Nearly a year ago, tech writer John Markoff published a story in The New York Times about Open Source Indicators (OSI), a new program by the Federal government’s Intelligence Advanced Research Projects Activity (IARPA) seeking to automatically collect publicly available data, including Web search queries, blog entries, Internet traffic flows, financial market indicators, traffic webcams, changes in Wikipedia entries, etc., to understand patterns of human communication, consumption, and movement. According to Markoff: It is intended to be an entirely automated system, a “data eye in the sky” without human intervention, according to the program proposal. The research would not be limited to political and economic events, but would also explore the ability to predict pandemics and other types […]
The goal of the Computing Community Consortium (CCC) is to catalyze the computing research community to debate longer range, more audacious research challenges; to build consensus around research visions; to evolve the most promising visions toward clearly defined initiatives; and to work with the funding organizations to move challenges and visions toward funding initiatives. The purpose of this blog is to provide a more immediate, online mechanism for dissemination of visioning concepts and community discussion/debate about them.
This past February in Arlington, VA, Yolanda Gil (University of Southern California Information Sciences Institute) and Haym Hirsh (Rutgers University) co-organized a workshop on discovery informatics, assembling over 50 participants from academia, industry, and government “to investigate the opportunities that scientific discoveries present to information sciences and intelligent systems as a new area of research called discovery informatics.” A report summarizing the key themes that emerged during discussions at that workshop is now available. From the executive summary: …[The] workshop’s participants identified an expansive range of fundamental research challenges for information and intelligent systems brought into focus by these three themes: To improve computational discovery processes: We must understand […]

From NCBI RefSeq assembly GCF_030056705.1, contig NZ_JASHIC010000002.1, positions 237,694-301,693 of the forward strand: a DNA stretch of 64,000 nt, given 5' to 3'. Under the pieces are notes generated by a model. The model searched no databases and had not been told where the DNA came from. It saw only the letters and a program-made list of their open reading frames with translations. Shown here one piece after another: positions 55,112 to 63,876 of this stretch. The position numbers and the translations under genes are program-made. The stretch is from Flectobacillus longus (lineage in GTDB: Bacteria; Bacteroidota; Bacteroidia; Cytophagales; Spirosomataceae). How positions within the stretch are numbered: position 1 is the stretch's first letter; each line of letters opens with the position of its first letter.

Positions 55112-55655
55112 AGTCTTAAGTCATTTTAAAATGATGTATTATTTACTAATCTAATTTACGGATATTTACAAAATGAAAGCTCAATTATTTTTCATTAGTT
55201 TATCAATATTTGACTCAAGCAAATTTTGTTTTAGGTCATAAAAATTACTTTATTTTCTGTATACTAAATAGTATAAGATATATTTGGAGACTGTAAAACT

Network World is out with a list of the 25 “coolest” computer networking research projects: University labs, fueled with millions of dollars in funding and some of the biggest brains around, are bursting with new research into computer and networking technologies. Wireless networks, computer security and a general focus on shrinking things and making them faster are among the hottest areas, with some advances already making their way into the market. Among the projects highlighted (following the link):
The National Science Foundation (NSF) last week issued a new solicitation for its Secure and Trustworthy Computing (SaTC) program: Cyberspace — a global “virtual” village enabled by hyper-connected digital infrastructures – has transformed the daily lives of people for the better. Families and friends regardless of distance and location can see and talk with one another as if in the same room. Cyber economies create new opportunities. Every sector of the society, every discipline, has been transformed by cyberspace. Today it is no surprise that cyberspace is critical to our national priorities in commerce, education, energy, financial services, healthcare, manufacturing, and defense. The rush to adopt cyberspace, however, has exposed its fragility. The […]
From The New York Times‘s Bits Blog: Rick Smolan, the photographer and impresario of media projects, has tackled all sorts of big subjects over the years, from countries (“A Day in the Life of Australia” in 1981) to drinking water (“Blue Planet Run” in 2007). He typically recruits about 100 photographers for each, and their work is crafted into classy coffee-table books of striking photographs and short essays. But Mr. Smolan concedes that his current venture has been “by far the most challenging project we’ve done.” Small wonder, given his target: Big Data. Massive rivers of digital information are a snooze, visually. Yet that is the narrow, literal-minded […]